When many think of human trafficking, they imagine their favorite episodes of Law and Order or other television depictions. But in reality, human trafficking has a farther reach and is far darker than Hollywood would lead one to believe. It has existed for thousands of years, throughout virtually every country in the world. Human trafficking, as defined by many outlets, is the illegal movement of people, typically for the purposes of forced labor or commercial sexual exploitation. Many also describe human trafficking as modern day slavery.
Human trafficking is an injustice for many reasons. Trafficking is an exploitative and traumatizing process, and many are targeted specifically for their vulnerability. Another important problem is the fact that the victims are often prosecuted themselves. Sex slaves are often targeted as “prostitutes” and rounded up in police stings. Beyond this, those who are trafficked are rarely given the tools they need to survive after being convicted of prostitution such as rehabilitation, counseling, and job training. Even though the trend to catch so-called “Johns” (men who pay for sex) in such stings is increasing, the legal problem for those being trafficked is far from resolved.
The most serious crime involved with human trafficking is being the head of a trafficking ring or “pimp,” which is a felony, but they are notoriously hard to catch and prosecute. In the United States federally, there were 1,927 investigations with 232 prosecutions (charging 253 defendants) in 2013, resulting only in 174 convicted traffickers altogether (2014 TIP report). Maryland is having to investigate these crimes in great magnitude, as the BWI area is increasingly becoming one of the biggest hot spots for trafficking in the United States due to its proximity to an airport, hotels, and I-95.
While it is very difficult to undo what damage has been done to victims of human trafficking, there are still ways to remedy this injustice. Most solutions are victim-centric: instituting post-conviction reviews and alternative disciplinary measures for those who have been arrested for prostituting. There is also the option of founding or implementing rehabilitative treatment and other programs in order to help victims recover and assimilate into normal lives. As stated above, it is very difficult to find and expose human trafficking rings, but not impossible. Toughening the laws and punishments for those who are convicted of running a sex trafficking ring or soliciting sex would focus law enforcement resources away from victims and towards those running organized prostitution rings. A 2007 New York State law increased the penalties from 15 to 25 years for those charged with pimping, and increased penalties from 90 days to up to 1 year for those convicted of soliciting a prostitute. This law was instrumental in dismantling a large prostitution ring in New York in 2012.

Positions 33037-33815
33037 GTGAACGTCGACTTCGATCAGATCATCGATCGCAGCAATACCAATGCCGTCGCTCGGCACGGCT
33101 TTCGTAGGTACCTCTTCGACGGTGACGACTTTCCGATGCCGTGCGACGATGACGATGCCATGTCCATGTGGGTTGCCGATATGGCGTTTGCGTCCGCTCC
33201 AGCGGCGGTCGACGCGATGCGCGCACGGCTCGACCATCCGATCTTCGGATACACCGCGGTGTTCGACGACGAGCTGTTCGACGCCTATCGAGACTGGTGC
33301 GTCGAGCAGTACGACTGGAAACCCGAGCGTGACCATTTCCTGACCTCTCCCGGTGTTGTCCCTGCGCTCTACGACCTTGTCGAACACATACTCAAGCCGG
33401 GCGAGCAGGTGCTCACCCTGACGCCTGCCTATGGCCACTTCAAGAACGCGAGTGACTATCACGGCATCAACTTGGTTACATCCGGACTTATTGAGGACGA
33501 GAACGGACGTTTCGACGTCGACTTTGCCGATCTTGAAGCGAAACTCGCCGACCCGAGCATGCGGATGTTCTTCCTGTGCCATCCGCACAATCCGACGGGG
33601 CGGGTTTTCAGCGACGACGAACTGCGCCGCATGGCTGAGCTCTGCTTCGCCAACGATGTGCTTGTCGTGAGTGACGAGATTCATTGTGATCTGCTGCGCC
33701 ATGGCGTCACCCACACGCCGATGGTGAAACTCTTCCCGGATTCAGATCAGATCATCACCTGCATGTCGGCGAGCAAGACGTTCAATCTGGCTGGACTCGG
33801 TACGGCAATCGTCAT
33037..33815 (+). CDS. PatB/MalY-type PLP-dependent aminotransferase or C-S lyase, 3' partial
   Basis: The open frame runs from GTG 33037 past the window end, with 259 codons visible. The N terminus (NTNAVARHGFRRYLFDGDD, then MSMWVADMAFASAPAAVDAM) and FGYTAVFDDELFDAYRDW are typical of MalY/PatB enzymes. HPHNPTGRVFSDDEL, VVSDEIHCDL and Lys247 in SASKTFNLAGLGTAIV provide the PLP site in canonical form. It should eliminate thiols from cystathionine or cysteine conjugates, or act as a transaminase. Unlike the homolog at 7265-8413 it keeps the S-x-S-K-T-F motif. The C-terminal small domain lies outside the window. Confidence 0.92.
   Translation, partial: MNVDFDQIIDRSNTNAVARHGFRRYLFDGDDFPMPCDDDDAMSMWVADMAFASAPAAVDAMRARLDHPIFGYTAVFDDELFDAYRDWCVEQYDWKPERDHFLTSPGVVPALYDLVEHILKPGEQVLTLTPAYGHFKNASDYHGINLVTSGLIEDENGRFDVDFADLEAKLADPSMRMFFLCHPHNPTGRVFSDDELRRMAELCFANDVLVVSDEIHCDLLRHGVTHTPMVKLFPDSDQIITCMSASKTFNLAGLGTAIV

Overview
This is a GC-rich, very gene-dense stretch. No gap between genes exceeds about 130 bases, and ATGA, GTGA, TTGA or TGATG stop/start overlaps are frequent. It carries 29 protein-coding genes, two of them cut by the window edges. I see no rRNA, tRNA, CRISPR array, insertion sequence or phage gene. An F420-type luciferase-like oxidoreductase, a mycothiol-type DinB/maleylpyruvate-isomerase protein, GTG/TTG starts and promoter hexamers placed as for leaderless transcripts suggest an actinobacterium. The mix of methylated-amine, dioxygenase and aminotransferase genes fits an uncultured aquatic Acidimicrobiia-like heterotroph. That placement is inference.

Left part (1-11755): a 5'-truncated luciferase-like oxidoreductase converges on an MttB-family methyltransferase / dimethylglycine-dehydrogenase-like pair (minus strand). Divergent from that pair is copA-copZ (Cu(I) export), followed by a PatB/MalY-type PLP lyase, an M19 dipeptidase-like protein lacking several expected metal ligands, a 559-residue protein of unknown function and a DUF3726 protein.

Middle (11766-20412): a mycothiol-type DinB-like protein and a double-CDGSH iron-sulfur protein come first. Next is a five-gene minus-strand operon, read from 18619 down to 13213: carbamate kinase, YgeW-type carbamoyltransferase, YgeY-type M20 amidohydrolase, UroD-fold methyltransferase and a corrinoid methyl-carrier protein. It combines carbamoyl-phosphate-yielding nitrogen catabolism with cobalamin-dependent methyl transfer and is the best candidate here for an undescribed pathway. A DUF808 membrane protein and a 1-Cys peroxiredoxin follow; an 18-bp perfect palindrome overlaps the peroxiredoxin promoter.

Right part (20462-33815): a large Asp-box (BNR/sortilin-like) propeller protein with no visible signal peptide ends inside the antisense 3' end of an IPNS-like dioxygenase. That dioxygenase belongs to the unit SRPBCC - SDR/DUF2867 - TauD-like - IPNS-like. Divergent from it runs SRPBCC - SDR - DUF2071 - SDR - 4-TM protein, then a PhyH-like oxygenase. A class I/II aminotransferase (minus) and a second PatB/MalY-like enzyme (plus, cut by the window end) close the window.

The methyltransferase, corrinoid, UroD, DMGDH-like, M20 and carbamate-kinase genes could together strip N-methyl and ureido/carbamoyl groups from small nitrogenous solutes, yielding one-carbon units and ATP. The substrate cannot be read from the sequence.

Human trafficking is one of the most widely-committed and dangerous crimes of the modern world. However, there is hope for the victims: organizations such as Hope for Justice and the Salvation Army spend countless hours fighting human trafficking and helping to rehabilitate victims in the United States and abroad. Those interested can donate money or volunteer their time to work with these organizations. The Maryland Human Trafficking Task Force also dedicates itself to eradicating trafficking in Maryland. In the Maryland General Assembly, several bills are being considered to help victims of human trafficking. HB 623 would allow for a post-conviction review of a person arrested who is revealed to be a victim of human trafficking. HB 786 would extend the sunset provision of the workgroup to study the safe harbor policy for youth victims of human trafficking. Finally, HB 1273 would train school staff in Anne Arundel County Public Schools to recognize the signs of a youth being trafficked. These bills have not yet gone to committee, so students can still write in to their legislators to express support for these bills. More information can be found at http://mgaleg.maryland.gov/webmga/frm1st.aspx?tab=home.